If you’re reading this, I’m currently on holiday (read, at another bluegrass festival, being mobbed by banjo players). In lieu of my usual post, I’ve decided to present to you an excellent chapter plotting technique. Okay, so I’ll admit that I learned this during Literary Theory class–it’s actually an excellent paper writing prep. Nevertheless, here’s introducing the wonderful entity called the Question Set.
Basically, pick a topic (i.e., you chapter “topic”) and force yourself to write a paragraph (100+ words) in question format. You’d be surprised at what ideas may come to you–and the cool part is, your ideas are open ended. You don’t answer the question, only pose them.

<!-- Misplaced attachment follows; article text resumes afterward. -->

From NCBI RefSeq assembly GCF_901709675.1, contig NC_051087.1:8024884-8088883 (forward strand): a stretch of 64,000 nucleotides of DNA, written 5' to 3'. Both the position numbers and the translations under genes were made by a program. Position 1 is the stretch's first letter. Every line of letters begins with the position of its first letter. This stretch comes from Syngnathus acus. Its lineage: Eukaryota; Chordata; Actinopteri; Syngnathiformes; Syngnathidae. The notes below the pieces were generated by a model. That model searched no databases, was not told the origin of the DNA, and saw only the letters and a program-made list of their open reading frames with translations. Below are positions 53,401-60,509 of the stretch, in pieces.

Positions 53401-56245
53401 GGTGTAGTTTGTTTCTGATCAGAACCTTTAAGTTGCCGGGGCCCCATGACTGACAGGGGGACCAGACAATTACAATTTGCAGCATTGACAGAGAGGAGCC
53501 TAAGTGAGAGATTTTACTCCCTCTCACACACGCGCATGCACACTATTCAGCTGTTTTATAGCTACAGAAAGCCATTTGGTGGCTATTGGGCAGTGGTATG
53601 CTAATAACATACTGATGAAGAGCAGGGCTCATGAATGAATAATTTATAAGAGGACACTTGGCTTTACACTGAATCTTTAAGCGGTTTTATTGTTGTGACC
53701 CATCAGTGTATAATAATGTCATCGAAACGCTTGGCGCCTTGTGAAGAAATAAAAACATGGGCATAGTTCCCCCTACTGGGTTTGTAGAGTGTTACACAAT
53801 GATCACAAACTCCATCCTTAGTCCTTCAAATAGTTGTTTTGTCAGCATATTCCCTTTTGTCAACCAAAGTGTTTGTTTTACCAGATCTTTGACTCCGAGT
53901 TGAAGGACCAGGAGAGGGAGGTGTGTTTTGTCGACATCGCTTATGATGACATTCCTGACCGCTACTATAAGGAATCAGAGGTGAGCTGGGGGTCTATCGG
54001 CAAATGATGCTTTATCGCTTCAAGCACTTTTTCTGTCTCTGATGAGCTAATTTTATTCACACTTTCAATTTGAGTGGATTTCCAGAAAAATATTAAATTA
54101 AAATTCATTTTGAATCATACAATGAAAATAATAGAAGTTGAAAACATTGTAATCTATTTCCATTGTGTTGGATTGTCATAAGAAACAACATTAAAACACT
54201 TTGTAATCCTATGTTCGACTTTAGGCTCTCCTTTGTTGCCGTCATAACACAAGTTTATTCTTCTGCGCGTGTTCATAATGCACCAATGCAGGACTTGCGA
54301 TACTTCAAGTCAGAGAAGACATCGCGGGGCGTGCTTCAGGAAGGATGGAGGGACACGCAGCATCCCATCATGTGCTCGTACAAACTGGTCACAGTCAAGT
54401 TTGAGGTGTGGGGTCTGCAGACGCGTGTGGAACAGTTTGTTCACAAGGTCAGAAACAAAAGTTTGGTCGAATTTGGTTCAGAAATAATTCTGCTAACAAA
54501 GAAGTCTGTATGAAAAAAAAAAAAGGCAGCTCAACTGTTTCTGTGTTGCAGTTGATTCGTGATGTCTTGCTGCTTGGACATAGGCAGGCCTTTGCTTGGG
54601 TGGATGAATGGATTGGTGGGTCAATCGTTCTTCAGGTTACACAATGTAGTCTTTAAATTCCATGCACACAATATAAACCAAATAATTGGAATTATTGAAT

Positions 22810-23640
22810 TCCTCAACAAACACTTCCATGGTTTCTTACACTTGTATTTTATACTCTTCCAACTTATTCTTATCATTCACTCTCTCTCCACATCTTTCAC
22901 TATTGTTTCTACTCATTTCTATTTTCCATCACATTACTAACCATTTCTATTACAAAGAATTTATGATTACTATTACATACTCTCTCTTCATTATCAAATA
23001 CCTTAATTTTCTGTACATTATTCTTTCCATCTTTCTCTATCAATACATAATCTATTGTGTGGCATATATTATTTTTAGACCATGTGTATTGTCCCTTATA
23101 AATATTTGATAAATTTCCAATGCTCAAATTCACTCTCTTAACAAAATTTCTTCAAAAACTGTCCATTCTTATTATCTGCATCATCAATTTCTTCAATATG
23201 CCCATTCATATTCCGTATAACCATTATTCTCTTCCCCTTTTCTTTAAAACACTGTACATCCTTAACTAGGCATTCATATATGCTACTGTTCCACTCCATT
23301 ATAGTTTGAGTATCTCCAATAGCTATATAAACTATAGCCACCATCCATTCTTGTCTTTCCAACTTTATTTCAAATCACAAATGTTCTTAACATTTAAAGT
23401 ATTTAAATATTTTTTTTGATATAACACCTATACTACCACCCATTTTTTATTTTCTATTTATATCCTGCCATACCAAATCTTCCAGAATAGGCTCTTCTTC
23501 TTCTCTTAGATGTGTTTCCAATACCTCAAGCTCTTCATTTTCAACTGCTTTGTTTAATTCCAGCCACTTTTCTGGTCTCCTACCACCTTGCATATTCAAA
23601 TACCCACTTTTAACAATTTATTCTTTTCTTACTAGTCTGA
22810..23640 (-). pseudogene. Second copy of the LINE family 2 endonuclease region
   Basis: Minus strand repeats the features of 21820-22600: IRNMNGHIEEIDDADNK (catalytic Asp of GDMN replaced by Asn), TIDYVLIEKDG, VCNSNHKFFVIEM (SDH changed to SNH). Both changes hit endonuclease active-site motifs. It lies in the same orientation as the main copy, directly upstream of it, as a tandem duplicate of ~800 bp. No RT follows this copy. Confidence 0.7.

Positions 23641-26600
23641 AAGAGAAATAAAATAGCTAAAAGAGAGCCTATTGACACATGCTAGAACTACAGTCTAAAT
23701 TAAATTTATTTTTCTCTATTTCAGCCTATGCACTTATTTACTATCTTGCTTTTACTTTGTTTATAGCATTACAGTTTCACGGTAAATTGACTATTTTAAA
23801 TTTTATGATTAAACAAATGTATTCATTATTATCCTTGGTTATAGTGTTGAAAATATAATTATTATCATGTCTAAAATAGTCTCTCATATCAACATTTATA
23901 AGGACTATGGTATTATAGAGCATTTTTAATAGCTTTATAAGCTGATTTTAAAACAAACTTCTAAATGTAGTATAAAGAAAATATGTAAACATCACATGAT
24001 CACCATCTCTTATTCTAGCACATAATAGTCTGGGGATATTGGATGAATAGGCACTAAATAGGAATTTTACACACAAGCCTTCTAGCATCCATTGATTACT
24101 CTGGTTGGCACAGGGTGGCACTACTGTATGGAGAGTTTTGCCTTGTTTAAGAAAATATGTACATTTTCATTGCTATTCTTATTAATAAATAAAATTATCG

What kind of injuries does Collette get in her auto accident? Are any life threatening? When will she be able to continue work on the case? In what capacity will she be able to work? If she is stuck in the hospital for awhile, how will I have her work on the case? Can a witness or evidence expert come to her? Will she be doing any deep thinking? Will she remember something important? What is Clacher doing while Collette is in the hospital? Has he followed up on the current main suspect? Will he stumble across anything else? Should the information he stumbles across be obviously connected or should the connection become apparent later? Do I have enough main suspects in my novel this far? Should I go back and insert one in chapter seven? Does Collette see a suspicious individual before Clacher stumbles across information implicating him? Will Collette stay in the hospital as long as she is supposed to?